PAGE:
Thank you for the advice about “fly now pay later” but with no work, no money and no help I will no be able to pay it so I prefer to do not engage into debts that I can not start to pay back. The point I was trying to make is you guys should be ‘human beings and not machines” with those who now are in a bad situation, and you should not be against a, airline compassionate fare for health emergencies or deaths of family members, keep in mind all of you guys that one day, whatever your money situation is right now, it could happen to you as well, I hope not, of course, and then you would understand that you would not be asking for having cheaper hotel rates, rental cars or restaurants discounts, but to hold the hand of your family member, after all, the best gift you can give to somebody you love is not money but your PRESENCE.

  3. The simplest way to respond would be, of course, to “agree to disagree”, and move on. I think you deserve better than that, as do your readers, and mine.

    Brett, I completely hear you when you say that (and I’m paraphrasing, but I think this is what it comes down to) that “rules are rules”. And I agree that there was no way the person I spoke to on the phone when I initially contact Virgin about my need to change travel plans could have done anything about that.

    I think I was clear about that in my post at Front-line customer service’s job, especially at large companies, is to get people off the phone as quickly as possible. Real customer service doesn’t happen until you ask for it.

    But I asked. I asked several people, and I did so both politely and by methodically walking through the details of the situation each time. Because, you know what, a thousand dollars is a lot of money to lose on a technicality.

    What I ultimately object(ed) to, and the reason I wrote about the experience, was the disingenuousness that ensued. Each and every person I encountered gave me the same robotic response: “these are our rules and we can’t break them”. Nonsense. Every company has rules, and every company breaks them when the situation fits.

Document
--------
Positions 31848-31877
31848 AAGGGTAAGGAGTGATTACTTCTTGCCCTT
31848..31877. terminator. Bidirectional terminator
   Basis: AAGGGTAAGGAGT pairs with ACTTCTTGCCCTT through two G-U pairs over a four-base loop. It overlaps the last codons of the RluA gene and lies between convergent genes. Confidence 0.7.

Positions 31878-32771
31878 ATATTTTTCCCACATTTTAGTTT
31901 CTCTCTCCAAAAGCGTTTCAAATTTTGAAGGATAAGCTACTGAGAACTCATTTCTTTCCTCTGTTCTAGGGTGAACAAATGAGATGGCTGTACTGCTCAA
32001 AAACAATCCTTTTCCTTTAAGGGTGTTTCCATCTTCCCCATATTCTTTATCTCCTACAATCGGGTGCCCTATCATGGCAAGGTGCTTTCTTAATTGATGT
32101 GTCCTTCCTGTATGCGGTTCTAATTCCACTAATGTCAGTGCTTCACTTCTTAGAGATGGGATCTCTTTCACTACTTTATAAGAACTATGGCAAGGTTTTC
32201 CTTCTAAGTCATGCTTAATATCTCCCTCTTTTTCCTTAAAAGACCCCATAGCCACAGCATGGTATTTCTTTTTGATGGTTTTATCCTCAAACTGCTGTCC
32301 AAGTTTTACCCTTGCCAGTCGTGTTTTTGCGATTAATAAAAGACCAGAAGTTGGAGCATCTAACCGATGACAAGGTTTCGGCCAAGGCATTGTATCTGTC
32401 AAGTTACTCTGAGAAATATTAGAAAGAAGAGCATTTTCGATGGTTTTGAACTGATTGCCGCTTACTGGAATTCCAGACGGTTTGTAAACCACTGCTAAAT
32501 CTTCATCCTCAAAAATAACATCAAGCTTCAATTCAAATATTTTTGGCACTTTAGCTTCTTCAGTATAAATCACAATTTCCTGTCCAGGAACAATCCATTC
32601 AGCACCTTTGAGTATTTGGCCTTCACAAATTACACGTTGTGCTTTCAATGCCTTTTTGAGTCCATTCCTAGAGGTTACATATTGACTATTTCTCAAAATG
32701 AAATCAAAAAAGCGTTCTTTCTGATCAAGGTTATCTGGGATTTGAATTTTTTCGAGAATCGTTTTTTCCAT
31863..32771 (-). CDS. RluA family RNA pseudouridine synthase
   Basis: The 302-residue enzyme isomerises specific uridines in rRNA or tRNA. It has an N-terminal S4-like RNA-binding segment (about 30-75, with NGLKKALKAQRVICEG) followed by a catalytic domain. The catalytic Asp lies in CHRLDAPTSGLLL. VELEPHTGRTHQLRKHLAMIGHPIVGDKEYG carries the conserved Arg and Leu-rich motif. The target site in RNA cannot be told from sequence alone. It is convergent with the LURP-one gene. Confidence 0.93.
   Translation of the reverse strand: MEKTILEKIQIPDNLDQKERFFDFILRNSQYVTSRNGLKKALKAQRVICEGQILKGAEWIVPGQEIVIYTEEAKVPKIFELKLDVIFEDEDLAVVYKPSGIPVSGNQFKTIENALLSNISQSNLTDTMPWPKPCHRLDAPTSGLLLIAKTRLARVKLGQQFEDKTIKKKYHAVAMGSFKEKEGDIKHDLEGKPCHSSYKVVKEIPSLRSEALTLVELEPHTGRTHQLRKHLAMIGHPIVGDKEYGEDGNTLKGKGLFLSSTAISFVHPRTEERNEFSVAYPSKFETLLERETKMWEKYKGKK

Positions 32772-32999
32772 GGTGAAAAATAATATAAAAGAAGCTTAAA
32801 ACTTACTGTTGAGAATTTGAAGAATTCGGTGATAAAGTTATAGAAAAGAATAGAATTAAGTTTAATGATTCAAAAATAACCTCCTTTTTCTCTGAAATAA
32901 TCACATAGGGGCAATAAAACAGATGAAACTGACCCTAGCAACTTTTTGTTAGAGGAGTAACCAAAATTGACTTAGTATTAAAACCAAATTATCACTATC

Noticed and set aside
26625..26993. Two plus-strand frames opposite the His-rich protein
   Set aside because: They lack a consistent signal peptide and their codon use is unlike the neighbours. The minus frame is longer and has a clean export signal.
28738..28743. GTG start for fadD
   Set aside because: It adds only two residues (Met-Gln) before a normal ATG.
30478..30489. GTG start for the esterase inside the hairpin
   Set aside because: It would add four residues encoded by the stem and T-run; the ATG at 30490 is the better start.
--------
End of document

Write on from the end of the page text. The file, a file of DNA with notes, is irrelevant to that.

Leaving us at the question of whether the situation fit, in this case.

    Everyone, of course, thinks they’re special. I do, you do, your readers do. But I don’t think I’m special because my sister died and my father-in-law was ill. I’m special because once Virgin’s customer service machine stopped working it chewed me up just a little bit more, first by telling a person who was communicating in a way that screamed “knows what he’s talking about” that he didn’t, second, by pretending that they even have a customer service department (maybe that’s first, actually) and finally, by lying.

    Specifically, I’m talking about the fact that Virgin claimed they’d re-sell my traded-in Friday afternoon tickets for the same price I had paid for them weeks earlier. REALLY?

    Take a breath. Read that again. Having just charged me nearly $1,100 dollars extra for my Thursday night tickets because I had bought them on Thursday afternoon, Virgin expects anyone to believe?and has the nerve to claim to me, the guy they’d extracted that money from?that they’d sell the seats they had just reacquired on their Friday afternoon flight for less than they were able to get?

    As I said in my article, I understand that business is business. As I also said, people pay me to help them create and adjust these policies at their businesses. I get it.

    I even acknowledged that the airline business is an incredibly difficult one, and one where most of the players are losing money?which of course makes things “different”, almost by definition.

    And yes, I started out playing the bereavement card, and I accept that you’re probably right that bereavement discounts are small if they’re offered at all, and that we laypeople are operating under the wrong impression in this regard.

    But by the time I wrote my story?in fact, by the time I got on the phone and started looking for the better treatment I sought?this wasn’t about bereavement or the airline business, it was about customer service. And despite your snarky words on the matter, customer service really is one of the things my company gets paid to consult on. And lying is never, EVER a viable customer service policy.

    Let’s get past ALL of that, now, and cut to the chase: your response sounds like the thinking of someone who’s either myopic, or too well indoctrinated in a single way of looking at things to get outside his comfort zone.

    I wasn’t and ultimately still am not interested in “the way things are done in the airline business”. And hey, with most if not all of them losing money I think it’s fair to say that holding up the way airlines do business as representative of anything good would be ridiculous.

    I’m talking, simply, about the need to actually provide customer service. And if you don’t wish to do so, then to not pretend you do by even having a customer service executive like Ms. Fiorillo “on the masthead”.

    That’s it. Brett. Virgin America doesn’t have a customer service department, and I find it offensive that they claim to. And as I said, I’ve flown Virgin several times and said great things about them, a lot.

    Until now.